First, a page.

Uncrewed surface vessel launched

He may be in the Air Force, but Aircraftman Max Tesoriero has always had a keen interest in designing and building boats, an interest he acquired as a child, building elaborate models with his father.

CAPTIONAircraftman Max Tesoriero (centre) and project manager Sub Lieutenant Ben Jackson (far left) with senior Navy personnel and the uncrewed surface vessel, Lexcen, which he assisted in developing. Story by Flying Officer Jamie Wallace. Photo by Petty Officer Nina Fogliani.

The communication electronics technician was able to put this interest into practice recently, working collaboratively with Navy personnel to deliver an uncrewed surface vessel, launched in June at HMAS Cerberus for Navy Engineering Week.

Using his knowledge of electronics and propulsion systems, Aircraftman Tesoriero helped design and deliver the vessel as part of the Innovation (Robotics Autonomous Systems – Artificial Intelligence) Project Challenge, undertaken by members of the engineering officers application course.

The uncrewed vessel, named Lexcen – after Benjamin Lexcen, the Australian innovator and designer of the winged keel – was delivered within 14 weeks and on a limited budget.

“When I joined the RAAF I never thought I would work on an unmanned surface vessel but I really enjoyed being part of the project and getting exposure to another branch of Defence,” Aircraftman Tesoriero said.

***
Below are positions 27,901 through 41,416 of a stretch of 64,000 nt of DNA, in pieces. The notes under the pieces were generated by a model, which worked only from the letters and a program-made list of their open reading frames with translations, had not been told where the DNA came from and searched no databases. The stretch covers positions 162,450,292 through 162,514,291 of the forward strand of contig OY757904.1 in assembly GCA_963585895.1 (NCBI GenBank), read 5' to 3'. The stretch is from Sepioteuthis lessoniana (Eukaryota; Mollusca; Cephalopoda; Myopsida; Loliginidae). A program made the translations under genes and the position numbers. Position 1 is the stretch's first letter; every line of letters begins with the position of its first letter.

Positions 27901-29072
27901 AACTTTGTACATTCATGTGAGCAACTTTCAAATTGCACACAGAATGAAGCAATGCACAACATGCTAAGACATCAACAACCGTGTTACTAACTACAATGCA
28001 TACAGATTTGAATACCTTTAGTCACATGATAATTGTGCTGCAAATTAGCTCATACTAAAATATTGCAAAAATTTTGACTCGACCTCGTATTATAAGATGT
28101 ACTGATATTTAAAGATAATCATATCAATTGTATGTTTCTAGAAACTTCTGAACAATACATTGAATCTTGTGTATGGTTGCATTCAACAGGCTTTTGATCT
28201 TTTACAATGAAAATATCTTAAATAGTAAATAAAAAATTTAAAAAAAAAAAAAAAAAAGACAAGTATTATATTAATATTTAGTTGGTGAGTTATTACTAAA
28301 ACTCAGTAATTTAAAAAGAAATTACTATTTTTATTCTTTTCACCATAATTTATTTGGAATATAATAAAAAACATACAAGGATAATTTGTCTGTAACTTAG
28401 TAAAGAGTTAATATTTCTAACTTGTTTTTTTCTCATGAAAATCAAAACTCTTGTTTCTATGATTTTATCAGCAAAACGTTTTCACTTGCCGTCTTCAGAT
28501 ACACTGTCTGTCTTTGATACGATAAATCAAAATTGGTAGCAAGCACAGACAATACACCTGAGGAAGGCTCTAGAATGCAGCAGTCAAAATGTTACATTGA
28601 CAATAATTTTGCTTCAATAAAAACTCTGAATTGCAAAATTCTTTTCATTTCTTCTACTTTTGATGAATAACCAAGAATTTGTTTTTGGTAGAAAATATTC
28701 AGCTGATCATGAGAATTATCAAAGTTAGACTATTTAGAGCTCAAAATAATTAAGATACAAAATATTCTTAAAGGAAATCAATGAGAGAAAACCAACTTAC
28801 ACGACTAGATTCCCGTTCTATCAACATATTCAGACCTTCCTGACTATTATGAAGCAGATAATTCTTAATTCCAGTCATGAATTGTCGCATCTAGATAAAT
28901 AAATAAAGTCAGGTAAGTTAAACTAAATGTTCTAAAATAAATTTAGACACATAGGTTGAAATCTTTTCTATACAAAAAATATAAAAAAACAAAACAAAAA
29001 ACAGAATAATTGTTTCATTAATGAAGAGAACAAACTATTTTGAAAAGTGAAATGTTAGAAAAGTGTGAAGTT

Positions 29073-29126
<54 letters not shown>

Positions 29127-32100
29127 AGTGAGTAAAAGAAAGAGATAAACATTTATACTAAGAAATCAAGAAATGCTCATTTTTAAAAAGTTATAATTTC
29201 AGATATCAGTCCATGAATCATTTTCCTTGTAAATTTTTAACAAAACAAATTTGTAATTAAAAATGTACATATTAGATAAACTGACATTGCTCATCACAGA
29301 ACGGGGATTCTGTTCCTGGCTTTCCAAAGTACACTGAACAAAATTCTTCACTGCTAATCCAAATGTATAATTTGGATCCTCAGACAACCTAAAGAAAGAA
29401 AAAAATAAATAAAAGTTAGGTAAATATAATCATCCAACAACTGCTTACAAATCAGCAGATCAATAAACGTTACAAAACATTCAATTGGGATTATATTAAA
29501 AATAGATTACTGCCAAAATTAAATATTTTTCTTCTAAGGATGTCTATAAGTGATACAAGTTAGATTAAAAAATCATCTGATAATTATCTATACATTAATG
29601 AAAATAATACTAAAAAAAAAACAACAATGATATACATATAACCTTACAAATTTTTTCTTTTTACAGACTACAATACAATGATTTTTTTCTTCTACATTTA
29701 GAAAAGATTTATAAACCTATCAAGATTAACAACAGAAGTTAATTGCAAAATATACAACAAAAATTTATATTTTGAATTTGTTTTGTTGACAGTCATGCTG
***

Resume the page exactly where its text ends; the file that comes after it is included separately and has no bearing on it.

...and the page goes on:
Project manager Sub Lieutenant Ben Jackson said the project reflected the need to innovate in response to the changing face of naval warfare.

“What we have provided with Lexcenis an initial platform; an avenue for development, training and delivery of autonomous surface vessel technologies for Navy and Defence,” Sub Lieutenant Jackson said.

“We see it as an enhancement to existing combat systems, rather than an entirely new capability. An extra piece of equipment to help with identifying, engaging and mitigating threats, without a risk to human crew.”

Sub Lieutenant Jackson said having Aircraftman Tesoriero on board for the project was of great benefit and highlighted how different branches of Defence can work together.

“It was really great to have an extra service come on board and help develop this capability.

“Max contributed significantly to the project through his knowledge and experience of electronics and connecting the various sub-system capabilities into Lexcen,” Sub Lieutenant Jackson said.

“The challenge now is passing on the knowledge we have gained to ensure innovation continues in this space, because innovation is vital to Defence as a means to maintain our transient advantage.”


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